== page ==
41. Moore RA, Wiffen PJ, Derry S, et al. Gabapentin for chronic neuropathic pain and fibromyalgia in adults. Cochrane Database Syst Rev 2014; :CD007938.
  42. Manfredini D, Landi N, Tognini F, et al. Muscle relaxants in the treatment of myofascial face pain. A literature review. Minerva Stomatol 2004; 53:305.
  43. Melis M, Secci S. Diagnosis and treatment of atypical odontalgia: a review of the literature and two case reports. J Contemp Dent Pract 2007; 8:81.
  44. Practice bulletin no. 114: management of endometriosis. Obstet Gynecol 2010; 116:223.
  45. Rogalski MJ, Kellogg-Spadt S, Hoffmann AR, et al. Retrospective chart review of vaginal diazepam suppository use in high-tone pelvic floor dysfunction. Int Urogynecol J 2010; 21:895.
  46. Carrico DJ, Peters KM. Vaginal diazepam use with urogenital pain/pelvic floor dysfunction: serum diazepam levels and efficacy data. Urol Nurs 2011; 31:279.
  47. Crisp CC, Vaccaro CM, Estanol MV, et al. Intra-vaginal diazepam for high-tone pelvic floor dysfunction: a randomized placebo-controlled trial. Int Urogynecol J 2013; 24:1915.
  48. Tofferi JK, Jackson JL, O'Malley PG. Treatment of fibromyalgia with cyclobenzaprine: A meta-analysis. Arthritis Rheum 2004; 51:9.
  49. Nickel JC, Herschorn S, Whitmore KE, et al. Pentosan polysulfate sodium for treatment of interstitial cystitis/bladder pain syndrome: insights from a randomized, double-blind, placebo controlled study. J Urol 2015; 193:857.
  50. Evans RJ. Treatment approaches for interstitial cystitis: multimodality therapy. Rev Urol 2002; 4 Suppl 1:S16.
  51. Zuidema X, Breel J, Wille F. S3 Dorsal Root Ganglion/Nerve Root Stimulation for Refractory Postsurgical Perineal Pain: Technical Aspects of Anchorless Sacral Transforaminal Lead Placement. Case Rep Neurol Med 2016; 2016:8926578.
  52. Wang R, Lefevre R. Management of Urinary and Fecal Incontinence in Patients With Complex Regional Pain Syndrome. Female Pelvic Med Reconstr Surg 2016; 22:e14.
  53. Hill AJ, Paraiso MF. Resolution of Chronic Vulvar Pruritus With Replacement of a Neuromodulation Device. J Minim Invasive Gynecol 2015; 22:889.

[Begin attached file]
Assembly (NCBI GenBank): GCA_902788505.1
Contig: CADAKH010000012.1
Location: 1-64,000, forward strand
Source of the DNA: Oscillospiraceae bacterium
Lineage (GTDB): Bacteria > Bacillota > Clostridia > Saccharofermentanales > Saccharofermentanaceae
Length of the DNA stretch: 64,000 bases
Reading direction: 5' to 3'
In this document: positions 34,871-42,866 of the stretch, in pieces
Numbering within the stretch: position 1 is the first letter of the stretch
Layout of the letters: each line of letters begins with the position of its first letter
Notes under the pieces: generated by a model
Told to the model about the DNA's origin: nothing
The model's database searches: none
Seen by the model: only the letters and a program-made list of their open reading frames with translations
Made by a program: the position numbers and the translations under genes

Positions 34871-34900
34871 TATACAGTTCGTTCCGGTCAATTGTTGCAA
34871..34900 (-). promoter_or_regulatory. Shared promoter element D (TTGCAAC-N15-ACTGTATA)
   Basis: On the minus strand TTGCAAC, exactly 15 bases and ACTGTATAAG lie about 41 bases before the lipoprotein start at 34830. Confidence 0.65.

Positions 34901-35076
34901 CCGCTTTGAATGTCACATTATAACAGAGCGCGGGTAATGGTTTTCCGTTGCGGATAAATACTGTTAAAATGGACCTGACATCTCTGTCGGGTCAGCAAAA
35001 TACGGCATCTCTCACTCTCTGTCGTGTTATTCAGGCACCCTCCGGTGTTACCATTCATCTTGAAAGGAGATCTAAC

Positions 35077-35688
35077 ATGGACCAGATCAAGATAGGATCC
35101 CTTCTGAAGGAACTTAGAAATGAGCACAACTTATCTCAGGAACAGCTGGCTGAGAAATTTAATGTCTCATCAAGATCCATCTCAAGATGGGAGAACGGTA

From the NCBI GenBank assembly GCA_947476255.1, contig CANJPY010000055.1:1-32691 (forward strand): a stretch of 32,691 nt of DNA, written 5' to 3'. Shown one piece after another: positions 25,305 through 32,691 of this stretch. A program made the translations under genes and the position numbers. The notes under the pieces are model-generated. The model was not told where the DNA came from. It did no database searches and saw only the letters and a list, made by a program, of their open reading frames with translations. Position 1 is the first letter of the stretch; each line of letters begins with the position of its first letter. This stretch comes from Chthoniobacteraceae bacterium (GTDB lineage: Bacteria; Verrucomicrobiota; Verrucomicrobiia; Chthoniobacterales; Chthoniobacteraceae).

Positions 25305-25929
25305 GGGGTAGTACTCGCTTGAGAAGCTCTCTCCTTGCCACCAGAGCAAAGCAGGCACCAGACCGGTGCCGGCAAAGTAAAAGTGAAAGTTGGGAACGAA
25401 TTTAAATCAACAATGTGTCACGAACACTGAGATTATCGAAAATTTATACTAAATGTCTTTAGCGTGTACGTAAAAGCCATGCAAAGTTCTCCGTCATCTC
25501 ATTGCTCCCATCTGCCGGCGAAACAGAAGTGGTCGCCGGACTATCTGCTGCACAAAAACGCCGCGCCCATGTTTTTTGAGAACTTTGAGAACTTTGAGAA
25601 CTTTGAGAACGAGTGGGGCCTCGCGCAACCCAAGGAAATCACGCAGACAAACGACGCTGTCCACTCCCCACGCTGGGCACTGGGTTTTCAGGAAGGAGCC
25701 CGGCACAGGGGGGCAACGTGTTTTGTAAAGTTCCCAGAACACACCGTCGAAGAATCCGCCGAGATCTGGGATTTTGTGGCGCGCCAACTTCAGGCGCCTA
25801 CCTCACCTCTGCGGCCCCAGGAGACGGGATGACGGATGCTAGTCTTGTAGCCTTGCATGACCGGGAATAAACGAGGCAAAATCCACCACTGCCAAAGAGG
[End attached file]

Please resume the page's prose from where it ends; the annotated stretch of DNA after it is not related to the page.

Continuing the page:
54. Valovska A, Peccora CD, Philip CN, et al. Sacral neuromodulation as a treatment for pudendal neuralgia. Pain Physician 2014; 17:E645.
  55. Laviana A, Jellison F, Kim JH. Sacral neuromodulation for refractory overactive bladder, interstitial cystitis, and painful bladder syndrome. Neurosurg Clin N Am 2014; 25:33.
  56. Affaitati G, Fabrizio A, Savini A, et al. A randomized, controlled study comparing a lidocaine patch, a placebo patch, and anesthetic injection for treatment of trigger points in patients with myofascial pain syndrome: evaluation of pain and somatic pain thresholds. Clin Ther 2009; 31:705.
  57. Tough EA, White AR, Cummings TM, et al. Acupuncture and dry needling in the management of myofascial trigger point pain: a systematic review and meta-analysis of randomised controlled trials. Eur J Pain 2009; 13:3.
  58. Küçük EV, Suçeken FY, Bindayı A, et al. Effectiveness of acupuncture on chronic prostatitis-chronic pelvic pain syndrome category IIIB patients: a prospective, randomized, nonblinded, clinical trial. Urology 2015; 85:636.
  59. Goldstein AT, Pukall CF, Brown C, et al. Vulvodynia: Assessment and Treatment. J Sex Med 2016; 13:572.
  60. Goldfinger C, Pukall CF, Thibault-Gagnon S, et al. Effectiveness of Cognitive-Behavioral Therapy and Physical Therapy for Provoked Vestibulodynia: A Randomized Pilot Study. J Sex Med 2016; 13:88.
  61. Lindström S, Kvist LJ. Treatment of Provoked Vulvodynia in a Swedish cohort using desensitization exercises and cognitive behavioral therapy. BMC Womens Health 2015; 15:108.
  62. Nelson P, Apte G, Justiz R 3rd, et al. Chronic female pelvic pain--part 2: differential diagnosis and management. Pain Pract 2012; 12:111.
  63. Dannecker EA, Knoll V, Robinson ME. Sex differences in muscle pain: self-care behaviors and effects on daily activities. J Pain 2008; 9:200.
  64. Roth RS, Punch MR, Bachman JE. Patient beliefs about pain diagnosis in chronic pelvic pain: relation to pain experience, mood and disability. J Reprod Med 2011; 56:123.
  65. Hoftun GB, Romundstad PR, Rygg M. Factors associated with adolescent chronic non-specific pain, chronic multisite pain, and chronic pain with high disability: the Young-HUNT Study 2008. J Pain 2012; 13:874.
  66. Meltzer-Brody S, Leserman J. Psychiatric comorbidity in women with chronic pelvic pain. CNS Spectr 2011; 16:29.